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Kings was originally constructed as a single book but over time was divided into Book I and Book 2, continuing the history of Israel and their kings, and telling of the sins and retribution of the people of Israel. There is considered to be two editions of Kings:
- The first transcribed between 621 B.C. and 597 B.C.
- The second around 561 B.C. after the release of Jehoiachin from prison in Babylon.
Kings continues where the previous books of the bible left off in the telling of the history of Israel from the end of David's rule to Ahaziah, the son of Ahab. The prophet Elijah cycle, describing Israel's struggle with the religion of Canaan is told in 1 Kings, and the prophet Elisha cycle is chronicled in 2 Kings. Kings is centers around the reign of Solomon, from the time of Judah and Israel to the time of Ahab, the stories of the prophets, the kingdom of Israel and the kingdom of Judah in 2 kings and the kingdom of Judah after 721 B.C.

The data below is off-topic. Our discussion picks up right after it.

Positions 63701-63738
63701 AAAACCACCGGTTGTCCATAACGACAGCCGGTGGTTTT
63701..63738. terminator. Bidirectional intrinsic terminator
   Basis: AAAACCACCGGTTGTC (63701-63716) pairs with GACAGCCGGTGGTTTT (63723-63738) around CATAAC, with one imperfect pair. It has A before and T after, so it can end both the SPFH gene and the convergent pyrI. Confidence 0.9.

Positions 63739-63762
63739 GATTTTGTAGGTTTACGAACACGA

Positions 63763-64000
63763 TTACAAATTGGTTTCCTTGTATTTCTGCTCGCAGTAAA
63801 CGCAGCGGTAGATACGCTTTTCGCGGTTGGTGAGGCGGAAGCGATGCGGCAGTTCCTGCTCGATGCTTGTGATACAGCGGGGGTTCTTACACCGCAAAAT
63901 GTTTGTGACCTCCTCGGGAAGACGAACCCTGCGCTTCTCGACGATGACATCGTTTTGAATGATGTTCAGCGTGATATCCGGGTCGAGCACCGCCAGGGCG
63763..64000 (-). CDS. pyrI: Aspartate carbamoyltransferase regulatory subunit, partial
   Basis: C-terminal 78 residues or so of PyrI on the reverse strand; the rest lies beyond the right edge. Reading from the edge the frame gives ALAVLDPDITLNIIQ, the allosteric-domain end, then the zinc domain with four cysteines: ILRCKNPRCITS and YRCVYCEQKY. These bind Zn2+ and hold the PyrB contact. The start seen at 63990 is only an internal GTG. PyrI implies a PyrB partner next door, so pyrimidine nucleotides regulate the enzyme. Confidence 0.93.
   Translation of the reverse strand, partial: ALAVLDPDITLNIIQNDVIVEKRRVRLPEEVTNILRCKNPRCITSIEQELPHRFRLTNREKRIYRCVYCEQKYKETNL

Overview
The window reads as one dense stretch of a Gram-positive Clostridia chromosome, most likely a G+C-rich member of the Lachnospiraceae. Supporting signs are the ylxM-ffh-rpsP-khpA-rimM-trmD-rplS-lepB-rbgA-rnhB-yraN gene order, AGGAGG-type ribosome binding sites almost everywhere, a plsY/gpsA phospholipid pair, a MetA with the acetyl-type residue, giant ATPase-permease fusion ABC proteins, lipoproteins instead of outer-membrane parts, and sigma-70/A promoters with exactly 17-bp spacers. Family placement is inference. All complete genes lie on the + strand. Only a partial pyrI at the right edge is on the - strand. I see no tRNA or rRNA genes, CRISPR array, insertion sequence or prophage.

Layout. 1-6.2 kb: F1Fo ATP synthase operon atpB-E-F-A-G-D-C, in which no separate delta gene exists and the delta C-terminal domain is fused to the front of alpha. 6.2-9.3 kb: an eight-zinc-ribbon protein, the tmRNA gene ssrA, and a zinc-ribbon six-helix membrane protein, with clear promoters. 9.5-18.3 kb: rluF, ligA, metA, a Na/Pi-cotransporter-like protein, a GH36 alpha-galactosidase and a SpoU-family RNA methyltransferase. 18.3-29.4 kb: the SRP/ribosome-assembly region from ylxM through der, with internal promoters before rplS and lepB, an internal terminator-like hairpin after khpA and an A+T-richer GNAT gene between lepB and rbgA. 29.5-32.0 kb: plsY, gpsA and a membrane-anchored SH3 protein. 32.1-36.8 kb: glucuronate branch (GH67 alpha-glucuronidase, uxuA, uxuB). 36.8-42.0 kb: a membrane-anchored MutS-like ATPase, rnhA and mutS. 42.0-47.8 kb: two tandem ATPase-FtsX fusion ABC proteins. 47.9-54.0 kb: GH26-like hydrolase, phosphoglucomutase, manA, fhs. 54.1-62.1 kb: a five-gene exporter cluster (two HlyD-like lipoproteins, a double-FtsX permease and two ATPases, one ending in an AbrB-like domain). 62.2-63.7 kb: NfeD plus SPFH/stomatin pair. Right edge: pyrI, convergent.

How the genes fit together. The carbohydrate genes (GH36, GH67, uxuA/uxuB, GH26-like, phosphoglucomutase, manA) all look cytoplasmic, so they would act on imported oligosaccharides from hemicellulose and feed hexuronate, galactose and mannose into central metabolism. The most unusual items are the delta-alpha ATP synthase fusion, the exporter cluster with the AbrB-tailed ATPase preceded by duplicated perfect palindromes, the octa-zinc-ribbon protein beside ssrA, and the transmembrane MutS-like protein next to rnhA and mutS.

Rather than presenting the civil history of Israel, Kings presents its history from a religious perspective, recording its religious progression and the twists and turns in its moral growth and the subsequent decay under its kings. In I Kings, Israel is presented in all its power and glory but by the end of 2 Kings Israel is in ruin. It meets its purpose of laying out a warning to all future generations of the faithful in how destruction can occur when morality is not followed. This is accomplished by detailing the lives and morality of the leaders of Israel.